Finally, we should note that playing these games mirrors real-world experiences and the richness of the games provides a clear parallel to environmental enrichment studies in the rodent. There, complex environments, rich experiences, and exercise are often combined to yield increase in adult neurogenesis (van Praag et al., 1999b), synaptogenesis (Rampon et al., 2000; Gogolla et al., 2009), density and complexity of dendrites (Moser et al., 1994; Rampon et al., 2000; Faherty et al., 2003; Zhao et al., 2014; Gonçalves et al., 2016), enhancing long-term potentiation (van Praag et al., 1999a; Farmer et al., 2004), and increasing expression of synaptic proteins (Nithianantharajah et al., 2004), all in the hippocampus. The fact that we have consistently observed improvements in memory tasks that require the hippocampus, but no effects outside of this form of memory bolsters the hypothesis that the effects observed here are related to the effects of enrichment found in rodents. In conclusion, video games provide an avenue for intervention and possibly rehabilitation, improving memory and other cognitive functions through the engagement of a diverse array of neurobiological mechanisms.
Data Availability Statement
The raw data supporting the conclusions of this article will be made available by the authors, without undue reservation.
The studies involving human participants were reviewed and approved by University of California, Institutional Review Board. The patients/participants provided their written informed consent to participate in this study.
The study was designed by CS, GC, and SS. The manuscript was initially written by CS. All authors participated in data collection, data analysis, and contributed to its revisions.
This project was supported by a grant from the National Institutes of Aging R21-AG056145. In addition, the Consent to Contact (C2C) Registry was made possible by a donation from HCP, Inc. and was supported by NIA AG016573, NIA AG066519, and NCATS UL1 TR001414.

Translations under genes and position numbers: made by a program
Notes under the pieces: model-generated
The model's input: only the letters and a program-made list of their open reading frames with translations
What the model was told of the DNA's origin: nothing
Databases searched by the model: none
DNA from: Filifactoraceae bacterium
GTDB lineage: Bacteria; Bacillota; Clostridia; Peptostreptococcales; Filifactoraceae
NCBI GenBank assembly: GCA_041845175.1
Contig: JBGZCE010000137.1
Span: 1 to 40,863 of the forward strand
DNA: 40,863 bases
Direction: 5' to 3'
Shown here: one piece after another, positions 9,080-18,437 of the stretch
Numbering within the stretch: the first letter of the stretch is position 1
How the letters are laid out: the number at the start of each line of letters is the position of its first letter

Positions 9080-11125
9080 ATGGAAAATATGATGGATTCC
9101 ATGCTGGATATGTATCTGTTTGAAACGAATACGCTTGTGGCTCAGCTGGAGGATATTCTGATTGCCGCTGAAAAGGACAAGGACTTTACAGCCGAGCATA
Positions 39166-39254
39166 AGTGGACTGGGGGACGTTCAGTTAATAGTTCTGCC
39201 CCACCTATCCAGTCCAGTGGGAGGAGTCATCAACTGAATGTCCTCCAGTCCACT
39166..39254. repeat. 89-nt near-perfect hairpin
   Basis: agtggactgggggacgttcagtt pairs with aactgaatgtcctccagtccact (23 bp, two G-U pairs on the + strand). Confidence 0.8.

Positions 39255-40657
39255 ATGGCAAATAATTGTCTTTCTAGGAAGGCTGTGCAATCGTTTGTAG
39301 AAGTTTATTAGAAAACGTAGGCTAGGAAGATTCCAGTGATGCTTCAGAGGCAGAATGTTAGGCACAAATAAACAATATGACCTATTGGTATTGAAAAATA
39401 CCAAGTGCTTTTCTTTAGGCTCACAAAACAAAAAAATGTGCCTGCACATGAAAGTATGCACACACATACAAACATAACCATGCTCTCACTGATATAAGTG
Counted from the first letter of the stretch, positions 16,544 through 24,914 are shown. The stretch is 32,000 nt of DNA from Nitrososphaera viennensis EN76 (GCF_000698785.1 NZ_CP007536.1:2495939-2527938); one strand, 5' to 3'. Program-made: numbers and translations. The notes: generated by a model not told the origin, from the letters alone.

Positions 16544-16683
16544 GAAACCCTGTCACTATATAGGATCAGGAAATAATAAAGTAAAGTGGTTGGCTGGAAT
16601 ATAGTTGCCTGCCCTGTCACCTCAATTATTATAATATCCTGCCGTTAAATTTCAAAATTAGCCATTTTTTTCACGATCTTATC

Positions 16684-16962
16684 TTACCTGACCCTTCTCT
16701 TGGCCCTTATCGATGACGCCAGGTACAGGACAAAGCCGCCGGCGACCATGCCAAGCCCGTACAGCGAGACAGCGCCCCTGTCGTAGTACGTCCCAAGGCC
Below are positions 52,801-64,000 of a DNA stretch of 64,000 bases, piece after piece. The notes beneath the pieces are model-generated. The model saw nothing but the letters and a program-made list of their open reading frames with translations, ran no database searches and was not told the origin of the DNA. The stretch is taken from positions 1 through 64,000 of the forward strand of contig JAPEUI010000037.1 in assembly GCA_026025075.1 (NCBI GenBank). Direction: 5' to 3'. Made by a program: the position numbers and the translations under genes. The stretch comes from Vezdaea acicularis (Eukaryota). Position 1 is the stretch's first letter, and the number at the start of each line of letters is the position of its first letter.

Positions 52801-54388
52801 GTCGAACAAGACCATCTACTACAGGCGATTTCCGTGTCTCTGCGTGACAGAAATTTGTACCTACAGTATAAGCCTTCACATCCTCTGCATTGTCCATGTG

Conflict of Interest
The authors declare that the research was conducted in the absence of any commercial or financial relationships that could be construed as a potential conflict of interest.
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Keywords: video game, memory, hippocampus, Esports, middle age
Citation: Stark CEL, Clemenson GD, Aluru U, Hatamian N and Stark SM (2021) Playing Minecraft Improves Hippocampal-Associated Memory for Details in Middle Aged Adults. Front. Sports Act. Living 3:685286. doi: 10.3389/fspor.2021.685286
Received: 24 March 2021; Accepted: 08 June 2021;
Published: 05 July 2021.
Edited by:Joanne DiFrancisco-Donoghue, New York Institute of Technology, United States
Reviewed by:Magdalena Kowal, University of Limerick, Ireland
Kazuya Suwabe, Ryutsu Keizai University, Japan
Copyright © 2021 Stark, Clemenson, Aluru, Hatamian and Stark. This is an open-access article distributed under the terms of the Creative Commons Attribution License (CC BY). The use, distribution or reproduction in other forums is permitted, provided the original author(s) and the copyright owner(s) are credited and that the original publication in this journal is cited, in accordance with accepted academic practice. No use, distribution or reproduction is permitted which does not comply with these terms.
*Correspondence: Craig E. L. Stark, email@example.com